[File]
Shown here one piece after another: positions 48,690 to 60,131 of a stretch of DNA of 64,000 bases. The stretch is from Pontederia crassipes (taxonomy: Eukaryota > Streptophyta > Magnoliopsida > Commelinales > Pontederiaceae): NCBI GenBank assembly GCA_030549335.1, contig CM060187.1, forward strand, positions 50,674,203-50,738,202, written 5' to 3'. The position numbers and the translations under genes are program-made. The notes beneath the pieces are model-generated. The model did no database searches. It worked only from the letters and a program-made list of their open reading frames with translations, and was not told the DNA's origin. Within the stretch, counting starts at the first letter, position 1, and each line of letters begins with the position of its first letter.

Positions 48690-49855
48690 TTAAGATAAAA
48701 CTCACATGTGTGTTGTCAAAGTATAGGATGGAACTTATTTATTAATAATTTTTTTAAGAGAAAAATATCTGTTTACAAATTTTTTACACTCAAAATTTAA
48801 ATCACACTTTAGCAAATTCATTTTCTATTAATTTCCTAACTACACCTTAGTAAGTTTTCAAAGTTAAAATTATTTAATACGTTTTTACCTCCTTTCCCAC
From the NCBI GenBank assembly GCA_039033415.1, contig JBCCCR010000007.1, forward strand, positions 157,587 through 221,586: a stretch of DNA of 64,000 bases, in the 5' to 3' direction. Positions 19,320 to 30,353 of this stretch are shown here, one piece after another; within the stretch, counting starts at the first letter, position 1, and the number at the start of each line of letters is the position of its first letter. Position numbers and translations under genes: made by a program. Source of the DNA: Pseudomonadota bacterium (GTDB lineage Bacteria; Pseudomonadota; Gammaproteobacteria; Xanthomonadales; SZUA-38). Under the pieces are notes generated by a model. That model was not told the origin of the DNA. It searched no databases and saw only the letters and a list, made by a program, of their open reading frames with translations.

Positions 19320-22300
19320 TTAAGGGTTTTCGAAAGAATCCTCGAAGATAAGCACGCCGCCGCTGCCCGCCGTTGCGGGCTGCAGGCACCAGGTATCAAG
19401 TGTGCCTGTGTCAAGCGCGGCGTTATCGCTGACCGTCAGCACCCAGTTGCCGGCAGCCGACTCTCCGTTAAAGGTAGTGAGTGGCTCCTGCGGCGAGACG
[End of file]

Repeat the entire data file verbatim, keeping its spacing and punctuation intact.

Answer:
Shown here one piece after another: positions 48,690 to 60,131 of a stretch of DNA of 64,000 bases. The stretch is from Pontederia crassipes (taxonomy: Eukaryota > Streptophyta > Magnoliopsida > Commelinales > Pontederiaceae): NCBI GenBank assembly GCA_030549335.1, contig CM060187.1, forward strand, positions 50,674,203-50,738,202, written 5' to 3'. The position numbers and the translations under genes are program-made. The notes beneath the pieces are model-generated. The model did no database searches. It worked only from the letters and a program-made list of their open reading frames with translations, and was not told the DNA's origin. Within the stretch, counting starts at the first letter, position 1, and each line of letters begins with the position of its first letter.

Positions 48690-49855
48690 TTAAGATAAAA
48701 CTCACATGTGTGTTGTCAAAGTATAGGATGGAACTTATTTATTAATAATTTTTTTAAGAGAAAAATATCTGTTTACAAATTTTTTACACTCAAAATTTAA
48801 ATCACACTTTAGCAAATTCATTTTCTATTAATTTCCTAACTACACCTTAGTAAGTTTTCAAAGTTAAAATTATTTAATACGTTTTTACCTCCTTTCCCAC
From the NCBI GenBank assembly GCA_039033415.1, contig JBCCCR010000007.1, forward strand, positions 157,587 through 221,586: a stretch of DNA of 64,000 bases, in the 5' to 3' direction. Positions 19,320 to 30,353 of this stretch are shown here, one piece after another; within the stretch, counting starts at the first letter, position 1, and the number at the start of each line of letters is the position of its first letter. Position numbers and translations under genes: made by a program. Source of the DNA: Pseudomonadota bacterium (GTDB lineage Bacteria; Pseudomonadota; Gammaproteobacteria; Xanthomonadales; SZUA-38). Under the pieces are notes generated by a model. That model was not told the origin of the DNA. It searched no databases and saw only the letters and a list, made by a program, of their open reading frames with translations.

Positions 19320-22300
19320 TTAAGGGTTTTCGAAAGAATCCTCGAAGATAAGCACGCCGCCGCTGCCCGCCGTTGCGGGCTGCAGGCACCAGGTATCAAG
19401 TGTGCCTGTGTCAAGCGCGGCGTTATCGCTGACCGTCAGCACCCAGTTGCCGGCAGCCGACTCTCCGTTAAAGGTAGTGAGTGGCTCCTGCGGCGAGACG